HUMS 640
Major English Poets: The Victorian Period

Stephanie Kuduk Weiner

Course Description

This course examines the major poets of Victorian Britain—Alfred Tennyson, Robert Browning, Matthew Arnold, and Gerard Manley Hopkins.  These poets reacted to the often turbulent social, political, and economic landscape of the time in a variety of ways, offering new models of the poet in a modern society and elaborating new theories of poetry’s powers and responsibilities.  For them, the poet was at once a social critic and a purveyor of escapism; a participant in debates about science and religion as well as a guardian of emotion and beauty in an ultra-rational and often ugly world.  Their experimental, unflinchingly “modern,” beautiful, and thoughtful poems are strikingly distinct from those that came before and after, from the Romantic nature lyric to modernist free verse, even as they play a pivotal role in that literary history.  The variety and complexity of Victorian poetry makes it an ideal subject for both introductory and advanced work in poetry and poetics as well as a powerful window into the literary and cultural history of the modern world we still share with these writers.

Materials
- Books, available at campus bookstore: Hopkins, The Major Works; Arnold, Matthew Arnold; Browning, Robert Browning’s Poetry; and Tennyson, Tennyson’s Poetry. Please purchase these editions, as they contain supplementary materials we will be using in this course.
- Course reader and other supplementary materials, available on our course Blackboard site.
Course Requirements

Four 5-6 page essays; class participation.
 

Course Outline

T 9/9:       Introductions

               The “poetry of sensation”
Tennyson, “The Dying Swan,” “Mariana”* (1830); “The Lady of Shallot”* (1832)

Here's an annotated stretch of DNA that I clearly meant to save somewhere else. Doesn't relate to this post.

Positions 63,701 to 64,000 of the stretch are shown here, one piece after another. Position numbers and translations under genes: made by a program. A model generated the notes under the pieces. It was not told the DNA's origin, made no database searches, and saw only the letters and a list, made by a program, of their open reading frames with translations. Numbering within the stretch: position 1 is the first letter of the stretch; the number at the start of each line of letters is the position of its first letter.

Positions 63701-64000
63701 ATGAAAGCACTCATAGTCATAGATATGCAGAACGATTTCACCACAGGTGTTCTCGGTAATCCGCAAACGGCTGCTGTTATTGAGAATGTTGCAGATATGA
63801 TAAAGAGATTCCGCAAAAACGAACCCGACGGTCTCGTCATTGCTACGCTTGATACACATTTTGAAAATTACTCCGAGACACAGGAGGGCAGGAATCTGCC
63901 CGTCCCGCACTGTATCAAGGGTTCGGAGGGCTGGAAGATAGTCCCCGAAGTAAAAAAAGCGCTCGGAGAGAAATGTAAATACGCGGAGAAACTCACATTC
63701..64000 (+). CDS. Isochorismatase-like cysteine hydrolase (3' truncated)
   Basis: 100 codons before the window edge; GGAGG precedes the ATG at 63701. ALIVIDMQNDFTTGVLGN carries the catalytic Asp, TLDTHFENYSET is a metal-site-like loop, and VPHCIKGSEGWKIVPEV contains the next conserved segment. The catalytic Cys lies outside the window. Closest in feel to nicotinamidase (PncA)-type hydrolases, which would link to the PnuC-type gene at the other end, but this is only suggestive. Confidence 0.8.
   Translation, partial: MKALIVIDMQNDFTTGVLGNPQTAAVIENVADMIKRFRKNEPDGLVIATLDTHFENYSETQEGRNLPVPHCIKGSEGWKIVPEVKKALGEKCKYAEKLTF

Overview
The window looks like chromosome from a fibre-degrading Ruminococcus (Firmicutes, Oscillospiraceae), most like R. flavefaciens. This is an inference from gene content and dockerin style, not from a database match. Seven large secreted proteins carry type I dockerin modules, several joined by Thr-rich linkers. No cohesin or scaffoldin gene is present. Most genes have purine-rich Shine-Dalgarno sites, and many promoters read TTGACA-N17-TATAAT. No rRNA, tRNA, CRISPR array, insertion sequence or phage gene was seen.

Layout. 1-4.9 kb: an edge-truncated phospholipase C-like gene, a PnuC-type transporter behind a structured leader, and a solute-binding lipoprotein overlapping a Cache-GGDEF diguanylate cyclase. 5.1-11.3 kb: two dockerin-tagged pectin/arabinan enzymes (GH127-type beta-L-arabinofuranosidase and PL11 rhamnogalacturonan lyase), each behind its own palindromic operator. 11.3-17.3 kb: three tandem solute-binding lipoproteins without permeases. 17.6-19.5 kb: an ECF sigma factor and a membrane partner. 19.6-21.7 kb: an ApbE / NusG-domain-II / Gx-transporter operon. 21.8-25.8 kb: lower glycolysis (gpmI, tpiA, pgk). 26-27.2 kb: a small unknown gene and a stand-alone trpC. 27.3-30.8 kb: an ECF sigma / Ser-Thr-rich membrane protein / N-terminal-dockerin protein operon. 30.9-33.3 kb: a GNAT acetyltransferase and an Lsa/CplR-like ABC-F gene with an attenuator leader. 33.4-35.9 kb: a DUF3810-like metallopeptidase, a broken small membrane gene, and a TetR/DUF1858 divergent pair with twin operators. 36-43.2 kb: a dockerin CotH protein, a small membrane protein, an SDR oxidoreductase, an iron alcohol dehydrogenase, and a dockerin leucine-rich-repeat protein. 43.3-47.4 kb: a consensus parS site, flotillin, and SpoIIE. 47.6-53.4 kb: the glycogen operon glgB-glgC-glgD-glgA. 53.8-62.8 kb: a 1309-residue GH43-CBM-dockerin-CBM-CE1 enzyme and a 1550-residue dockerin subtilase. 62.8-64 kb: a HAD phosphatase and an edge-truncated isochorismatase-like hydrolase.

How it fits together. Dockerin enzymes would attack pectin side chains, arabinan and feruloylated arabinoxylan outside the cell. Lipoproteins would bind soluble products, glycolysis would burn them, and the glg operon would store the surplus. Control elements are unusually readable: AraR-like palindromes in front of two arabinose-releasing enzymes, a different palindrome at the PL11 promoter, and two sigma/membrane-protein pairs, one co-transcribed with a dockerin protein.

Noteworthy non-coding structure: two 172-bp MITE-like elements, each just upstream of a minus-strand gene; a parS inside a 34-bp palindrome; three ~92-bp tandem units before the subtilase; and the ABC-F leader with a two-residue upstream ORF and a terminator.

Hallam, “On Some of the Characteristics of Modern Poetry”* (1831)
Mill, “Tennyson’s Poems” (1835)
“Tennyson, a Chronology” (p. 697-98)
Recommended:  paintings inspired by these poems (Blackboard)

               Tennyson and the dramatic monologue
Tennyson, “The Lotos-Eaters” (1832); “Ulysses,”* “Tithonus,”* and “Tiresias”* (1842)
Sterling, “Poems by Alfred Tennyson” (1842)
Spedding, “Tennyson’s Poems” (1843)

T 9/16:     In Memoriam: language, poetry, the lyric self
Introductory note to In Memoriam.
Tennyson, In Memoriam (1833-49/1850).  Read poems 1-77, then re-read sections 1-11.
Recommended:  Armstrong, “The Collapse of Object and Subject: In Memoriam

               The structure and progression of In Memoriam
Read poems 78-Epilogue, then re-read sections 28-31, 78-79, 95, 103-105, 108, and 115.

 

T 9/23:     Science and In Memoriam
Re-read sections 21, 34, 54-56, and 118-127.
R. W. Hill, Jr., “A Familiar Lesson from the Victorians”

               Faith and doubt in In Memoriam.
Re-read sections 36, 50-51, 77, 95 (again), 129-31, and Epilogue.
Eliot, “In Memoriam” (1932)
“The Day Thou Gavest” (blackboard)

T 9/30:     Tennyson, Maud; A Monodrama (1855)
Tucker, “Maud and the Doom of Culture”

               Wordsworth and his Victorian readers
Wordsworth, “Lines written a few miles above Tintern Abbey” (1798) (blackboard)
Mill, “A Crisis in My Mental History” from Autobiography* (1873) (blackboard)
Arnold, letters to Clough (~1848-49), “Tennyson and Wordsworth” (1862), “The Defects of English Romanticism” (1865) (blackboard)
PAPER ONE DUE

T 10/7:     Early Arnold
Arnold, “The Strayed Reveller,” “Mycerinus,” “The Forsaken Merman,” “To a Friend,” “Resignation. To Fausta” (all 1849); “Switzerland” (1849-77/1877).  Focus especially on “Isolation. To Marguerite”* and “To Marguerite. Continued.”*
Shrimpton, “Note on the Author and Editor,” “Chronology of Arnold’s Life and Times,” “Introduction,” and “Note on the Text”

               Arnold, “The Buried Life”* (1852); “Memorial Verses” (1850); and “Lines Written in Kensington Gardens”* (1852) (blackboard)
Arnold, “Too Late,” “Destiny,” “Despondency,” “Stanzas in Memory of the Author of ‘Obermann’” (all 1852); “Cadmus and Harmonia” and “The Scholar Gypsy” (both 1853);

T 10/14:   The Arnold/Clough debate
Arnold, “Preface” to 1853 Poems* (blackboard)
Arnold, “The Harp-Player on Etna” (1855); and “The Philosopher and the Stars” (1855)
Clough, from “Recent English Poetry”* (1853) and Amours de Voyage, Canto I* (1849-50/1858) (blackboard)

               Late Arnold, poet and critic
Arnold, “Dover Beach”* and “Stanzas from the Grande Chartreuse”* (both 1867)
Arnold, from “The Study of Poetry” (1880) (blackboard)
PAPER TWO DUE

T 10/21:   Browning and the dramatic monologue
Browning, “My Last Duchess”* and “Porphyria’s Lover” (1842); “The Bishop Orders His Tomb at St. Praxed’s Church”* (1845)